It is my firm belief that, as Christians, we should be far more concerned about issues such as domestic violence than we seem to be most of the time.
A little over a week ago, the Guardian newspaper reported that the UK’s largest domestic dispute charity, Refuge, had reported a 700% increase in calls to its helpline in a single day. Campaigners on this issue have called for hotel chains to open up vacant rooms to women fleeing abuse and, to be fair, hotel chains have responded to this. And two days ago, the government announced a pledge of £76 million to support people who are, “trapped in a nightmare at home” during lockdown.
And I guess it’s that “trapped in a nightmare” phrase that makes most of us pause. I spent most of the 1970s doing a job of work that involved very immediate involvement in domestic abuse and violence. I saw one or two things that even now, forty-something years on, still either give me pause for thought or make me shudder. But the thing I could never get my head around (and I’m sure there are many like me in this respect) was this question, “Why do they stay?”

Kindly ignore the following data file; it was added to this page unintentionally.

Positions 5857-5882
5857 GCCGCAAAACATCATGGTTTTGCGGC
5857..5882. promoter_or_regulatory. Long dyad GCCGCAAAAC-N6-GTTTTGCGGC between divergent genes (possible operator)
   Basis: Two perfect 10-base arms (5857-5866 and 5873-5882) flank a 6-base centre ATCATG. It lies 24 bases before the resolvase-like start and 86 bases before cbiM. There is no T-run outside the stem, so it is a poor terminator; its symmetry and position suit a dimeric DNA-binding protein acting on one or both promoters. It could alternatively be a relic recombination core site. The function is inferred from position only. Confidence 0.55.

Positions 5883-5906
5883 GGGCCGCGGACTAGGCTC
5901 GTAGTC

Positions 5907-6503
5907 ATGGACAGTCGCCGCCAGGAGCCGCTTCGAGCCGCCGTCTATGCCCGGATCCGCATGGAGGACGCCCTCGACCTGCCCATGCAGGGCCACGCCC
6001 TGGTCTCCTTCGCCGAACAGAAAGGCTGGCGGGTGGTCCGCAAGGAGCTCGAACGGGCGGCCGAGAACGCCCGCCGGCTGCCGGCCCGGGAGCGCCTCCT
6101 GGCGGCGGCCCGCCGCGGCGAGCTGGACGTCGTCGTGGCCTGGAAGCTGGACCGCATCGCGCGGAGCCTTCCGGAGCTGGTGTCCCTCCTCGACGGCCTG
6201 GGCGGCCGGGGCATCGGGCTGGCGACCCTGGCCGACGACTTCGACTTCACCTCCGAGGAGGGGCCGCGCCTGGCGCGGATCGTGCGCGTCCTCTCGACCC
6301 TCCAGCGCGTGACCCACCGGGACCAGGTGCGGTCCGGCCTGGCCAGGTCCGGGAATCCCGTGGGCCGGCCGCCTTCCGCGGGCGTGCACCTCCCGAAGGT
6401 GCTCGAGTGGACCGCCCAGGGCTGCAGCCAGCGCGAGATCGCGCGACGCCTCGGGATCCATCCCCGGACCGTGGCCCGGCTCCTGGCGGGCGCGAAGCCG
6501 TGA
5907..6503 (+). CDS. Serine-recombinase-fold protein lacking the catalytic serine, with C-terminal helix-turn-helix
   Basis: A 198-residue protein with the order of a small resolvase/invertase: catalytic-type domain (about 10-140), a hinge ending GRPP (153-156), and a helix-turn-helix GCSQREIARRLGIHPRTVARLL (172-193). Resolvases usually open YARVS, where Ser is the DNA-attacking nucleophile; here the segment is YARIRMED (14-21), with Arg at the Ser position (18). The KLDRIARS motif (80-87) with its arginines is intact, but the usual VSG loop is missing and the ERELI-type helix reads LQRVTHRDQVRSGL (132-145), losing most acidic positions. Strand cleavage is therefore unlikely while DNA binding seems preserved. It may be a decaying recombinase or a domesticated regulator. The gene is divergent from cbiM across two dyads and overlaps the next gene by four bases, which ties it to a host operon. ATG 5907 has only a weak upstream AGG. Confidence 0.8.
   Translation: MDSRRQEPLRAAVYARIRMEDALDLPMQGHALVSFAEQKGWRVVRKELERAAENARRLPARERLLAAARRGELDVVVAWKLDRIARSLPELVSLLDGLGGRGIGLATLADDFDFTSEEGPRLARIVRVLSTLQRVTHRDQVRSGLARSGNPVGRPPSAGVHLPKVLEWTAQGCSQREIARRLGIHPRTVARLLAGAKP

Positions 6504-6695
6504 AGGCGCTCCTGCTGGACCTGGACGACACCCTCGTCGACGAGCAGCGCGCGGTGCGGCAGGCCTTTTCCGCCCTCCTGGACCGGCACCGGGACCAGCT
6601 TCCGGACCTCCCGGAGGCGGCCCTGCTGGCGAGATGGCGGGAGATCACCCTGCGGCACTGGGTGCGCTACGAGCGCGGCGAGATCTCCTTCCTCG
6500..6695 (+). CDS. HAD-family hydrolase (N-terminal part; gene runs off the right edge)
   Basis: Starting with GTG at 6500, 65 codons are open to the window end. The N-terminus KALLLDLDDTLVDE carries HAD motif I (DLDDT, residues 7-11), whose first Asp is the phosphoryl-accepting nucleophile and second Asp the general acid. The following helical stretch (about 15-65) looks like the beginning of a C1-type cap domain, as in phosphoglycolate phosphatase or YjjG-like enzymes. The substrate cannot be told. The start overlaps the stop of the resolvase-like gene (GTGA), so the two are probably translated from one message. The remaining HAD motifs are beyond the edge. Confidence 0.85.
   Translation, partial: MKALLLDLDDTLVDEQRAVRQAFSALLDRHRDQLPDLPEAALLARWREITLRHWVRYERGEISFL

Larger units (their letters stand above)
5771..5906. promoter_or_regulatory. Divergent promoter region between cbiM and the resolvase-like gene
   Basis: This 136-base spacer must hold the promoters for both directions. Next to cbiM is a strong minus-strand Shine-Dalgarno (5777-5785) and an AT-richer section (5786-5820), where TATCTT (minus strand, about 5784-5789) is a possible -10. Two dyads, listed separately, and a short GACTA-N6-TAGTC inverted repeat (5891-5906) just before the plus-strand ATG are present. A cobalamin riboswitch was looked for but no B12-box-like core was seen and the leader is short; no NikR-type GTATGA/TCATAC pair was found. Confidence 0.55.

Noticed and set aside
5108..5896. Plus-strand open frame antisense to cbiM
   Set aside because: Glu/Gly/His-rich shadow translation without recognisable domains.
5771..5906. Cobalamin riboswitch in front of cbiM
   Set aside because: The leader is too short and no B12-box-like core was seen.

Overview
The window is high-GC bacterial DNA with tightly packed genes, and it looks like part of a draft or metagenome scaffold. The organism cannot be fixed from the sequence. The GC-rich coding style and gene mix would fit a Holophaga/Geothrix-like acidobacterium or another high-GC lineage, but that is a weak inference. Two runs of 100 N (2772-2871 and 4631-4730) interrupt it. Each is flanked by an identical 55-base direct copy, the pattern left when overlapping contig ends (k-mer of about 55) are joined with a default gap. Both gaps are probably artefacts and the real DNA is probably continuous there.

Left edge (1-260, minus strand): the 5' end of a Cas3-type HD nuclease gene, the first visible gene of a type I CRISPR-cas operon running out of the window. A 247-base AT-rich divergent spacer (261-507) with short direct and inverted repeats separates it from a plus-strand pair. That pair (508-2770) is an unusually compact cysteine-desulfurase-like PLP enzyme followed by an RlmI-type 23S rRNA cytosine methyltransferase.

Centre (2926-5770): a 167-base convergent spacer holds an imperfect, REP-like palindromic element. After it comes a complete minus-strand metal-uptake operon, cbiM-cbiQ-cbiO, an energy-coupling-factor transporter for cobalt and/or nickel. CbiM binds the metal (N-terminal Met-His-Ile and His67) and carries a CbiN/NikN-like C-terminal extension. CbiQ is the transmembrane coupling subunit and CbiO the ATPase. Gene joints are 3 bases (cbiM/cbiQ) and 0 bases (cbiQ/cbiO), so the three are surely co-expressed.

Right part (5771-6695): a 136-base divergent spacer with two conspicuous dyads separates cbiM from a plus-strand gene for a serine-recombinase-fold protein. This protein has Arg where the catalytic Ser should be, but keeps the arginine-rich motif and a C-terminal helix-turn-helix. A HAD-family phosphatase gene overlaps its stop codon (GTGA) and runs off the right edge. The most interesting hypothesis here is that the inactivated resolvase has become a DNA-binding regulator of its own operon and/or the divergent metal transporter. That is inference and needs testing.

Just before lockdown, I was queuing in the doctors’ surgery. I’m a sucker for second-hand books and I was standing right next to a table full of them. I picked up a virtually unread paperback by the Birmingham MP Jess Phillips, titled, “Everywoman”. I’ve long admired her can-do approach and her candour when interviewed, so I bought it. I’m glad that I did.
One chapter is titled, “The truth about violence” and it’s an eye-opener, particularly in answering the question posed above. I contacted her, and she’s been kind enough to permit me to quote extensively. The next part of this is, therefore, her work, not mine.
She writes (and I have had to edit for the sake of brevity):
As an aide memoir, here is my handy guide to why she doesn’t leave.
She is terrified about what will happen if she does
If someone has abused you to the point that you have to be rescued from them, the likelihood is that they’re the controlling type. Once the woman has left and the perpetrator has lost control, the perpetrator’s actions are unpredictable, dangerous and, in too many cases I have dealt with, fatal.